Say a big boomer was lurking around a) an earthquake epicenter and b) tsunami waves (whose (the force at varying depth), distance and other hydrological events about which I have no clue. (Perhaps can choose Sendai event as example)? What does it do?
I know there’s a lot of variables that could be proposed, but I have no clue even to what people would do to think this through.
BTW, my WAG is that no boomer would be 75 miles off-coast of anything.
It is actually an interesting question. For a large submarine, probably not serious. But it depends on the water conditions. The issue is internal waves. The internal wave amplitude is a function of the density gradient. At the air-sea interface the density gradient is very large, the amplitude is (relatively) small. Think of it as a measure of energy moving through the water-at the surface moving the water surface up a meter or six takes a lot of energy. Down at the bottom of the mixed layer, the same amount of energy moves the water a lot further. So the internal wave amplitudes are much higher. Again it depends on the density gradient. But internal wave amplitudes of 100 meters are not unusual under normal conditions-in some parts of the world. With a large earthquake, the amplitudes would be very large. However, note that the effects of an internal wave are not the same as a surface wave. Again, it is the density gradient. The sub will experience a change in density, but it will be managable. Might be a rough ride though. Certainly a very surprising one. And distance isn’t much of a protection. Any submarine in the pacific almost certainly detected the internal wave. A large submarine would probably notice an excursion. Now if you were a small submarine, or a diver or an autonomous underwater vehicle-those might be in trouble. It is unlikely a diver would ever be in an area where internal waves are significant, but any diver that goes from say 20 to 200 meters in a minute or two would be in very serious trouble. Well, by the time the diver got to 600 ft I doubt he would be in trouble any longer…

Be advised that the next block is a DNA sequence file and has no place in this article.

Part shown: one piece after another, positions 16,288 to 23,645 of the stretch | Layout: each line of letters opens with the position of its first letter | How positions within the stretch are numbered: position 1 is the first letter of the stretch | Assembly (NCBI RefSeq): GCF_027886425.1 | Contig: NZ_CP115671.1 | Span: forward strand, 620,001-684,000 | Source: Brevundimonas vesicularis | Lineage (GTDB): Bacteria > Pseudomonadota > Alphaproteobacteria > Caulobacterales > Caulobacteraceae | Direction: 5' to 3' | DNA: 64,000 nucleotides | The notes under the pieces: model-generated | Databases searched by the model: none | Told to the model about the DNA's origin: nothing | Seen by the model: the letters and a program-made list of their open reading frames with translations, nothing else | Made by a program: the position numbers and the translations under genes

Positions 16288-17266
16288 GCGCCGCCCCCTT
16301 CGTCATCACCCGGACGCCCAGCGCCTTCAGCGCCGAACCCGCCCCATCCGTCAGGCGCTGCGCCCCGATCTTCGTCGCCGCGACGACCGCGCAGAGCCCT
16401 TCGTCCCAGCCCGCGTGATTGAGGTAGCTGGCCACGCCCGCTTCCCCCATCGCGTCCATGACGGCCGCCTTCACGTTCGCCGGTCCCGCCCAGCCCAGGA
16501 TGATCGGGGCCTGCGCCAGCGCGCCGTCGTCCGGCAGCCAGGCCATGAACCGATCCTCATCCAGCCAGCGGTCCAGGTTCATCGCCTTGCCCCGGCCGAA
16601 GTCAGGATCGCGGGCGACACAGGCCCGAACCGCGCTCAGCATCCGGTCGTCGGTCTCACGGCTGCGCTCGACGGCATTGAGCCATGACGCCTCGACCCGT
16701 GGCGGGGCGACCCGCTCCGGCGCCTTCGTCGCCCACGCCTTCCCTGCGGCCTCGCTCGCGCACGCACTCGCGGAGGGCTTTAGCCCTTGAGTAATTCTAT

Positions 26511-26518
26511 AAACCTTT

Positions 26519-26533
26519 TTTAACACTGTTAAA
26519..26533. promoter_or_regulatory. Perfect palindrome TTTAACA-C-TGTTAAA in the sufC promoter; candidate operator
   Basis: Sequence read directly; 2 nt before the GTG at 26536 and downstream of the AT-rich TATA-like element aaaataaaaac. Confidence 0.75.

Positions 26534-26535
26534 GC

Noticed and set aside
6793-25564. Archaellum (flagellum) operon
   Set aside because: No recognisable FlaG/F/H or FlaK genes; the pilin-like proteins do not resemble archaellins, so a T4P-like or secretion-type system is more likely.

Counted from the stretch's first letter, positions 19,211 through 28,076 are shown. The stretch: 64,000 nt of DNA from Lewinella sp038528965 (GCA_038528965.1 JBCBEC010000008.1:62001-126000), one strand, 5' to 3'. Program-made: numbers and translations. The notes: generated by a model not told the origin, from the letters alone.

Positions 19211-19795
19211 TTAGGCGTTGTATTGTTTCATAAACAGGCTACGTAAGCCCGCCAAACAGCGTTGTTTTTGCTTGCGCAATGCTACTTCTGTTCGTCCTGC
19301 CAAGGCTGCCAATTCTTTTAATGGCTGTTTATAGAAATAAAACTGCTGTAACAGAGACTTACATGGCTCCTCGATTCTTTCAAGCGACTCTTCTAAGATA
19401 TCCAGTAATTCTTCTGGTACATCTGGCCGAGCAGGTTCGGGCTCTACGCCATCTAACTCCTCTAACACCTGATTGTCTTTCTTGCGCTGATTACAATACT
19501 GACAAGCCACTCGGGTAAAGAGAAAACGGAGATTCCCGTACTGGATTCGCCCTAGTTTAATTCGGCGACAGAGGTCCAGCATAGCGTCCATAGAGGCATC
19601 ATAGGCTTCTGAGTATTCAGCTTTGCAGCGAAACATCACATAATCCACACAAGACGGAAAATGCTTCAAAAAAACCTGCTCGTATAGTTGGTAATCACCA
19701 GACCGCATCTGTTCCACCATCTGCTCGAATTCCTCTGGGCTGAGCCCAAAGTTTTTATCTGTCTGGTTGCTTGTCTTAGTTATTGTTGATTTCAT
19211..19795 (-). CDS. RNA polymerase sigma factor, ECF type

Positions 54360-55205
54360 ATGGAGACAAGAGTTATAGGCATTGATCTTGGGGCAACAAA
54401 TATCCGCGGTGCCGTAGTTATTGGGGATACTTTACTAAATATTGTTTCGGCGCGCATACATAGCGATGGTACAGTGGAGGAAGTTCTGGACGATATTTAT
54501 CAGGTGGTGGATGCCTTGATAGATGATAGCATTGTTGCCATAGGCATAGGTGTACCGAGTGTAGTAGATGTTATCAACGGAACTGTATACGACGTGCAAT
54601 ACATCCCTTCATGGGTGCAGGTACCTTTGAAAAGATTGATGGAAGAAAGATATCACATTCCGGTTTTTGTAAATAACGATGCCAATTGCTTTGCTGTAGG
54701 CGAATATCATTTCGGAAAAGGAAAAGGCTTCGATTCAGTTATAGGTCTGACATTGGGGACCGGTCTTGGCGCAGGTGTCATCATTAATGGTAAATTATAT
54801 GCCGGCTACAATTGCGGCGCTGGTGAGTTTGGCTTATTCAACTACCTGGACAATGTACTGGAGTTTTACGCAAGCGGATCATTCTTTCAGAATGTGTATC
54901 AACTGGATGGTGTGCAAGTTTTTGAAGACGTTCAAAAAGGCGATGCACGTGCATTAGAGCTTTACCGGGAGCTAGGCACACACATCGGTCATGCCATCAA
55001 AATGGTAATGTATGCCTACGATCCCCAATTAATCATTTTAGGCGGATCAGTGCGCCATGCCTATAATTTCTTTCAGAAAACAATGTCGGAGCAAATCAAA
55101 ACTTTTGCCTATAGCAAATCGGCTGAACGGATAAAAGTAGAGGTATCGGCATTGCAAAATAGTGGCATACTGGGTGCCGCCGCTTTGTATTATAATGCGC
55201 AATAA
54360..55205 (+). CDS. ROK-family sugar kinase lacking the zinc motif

I have never heard of any underwater vehicles being damaged/lost due to internal waves, but there is always a first time. The factors are the density gradient and the energy of the wave. We understand the gradient. That earthquake pumped in a LOT of energy. Things are bad enough without a nuclear powered submarine running into trouble somewhere.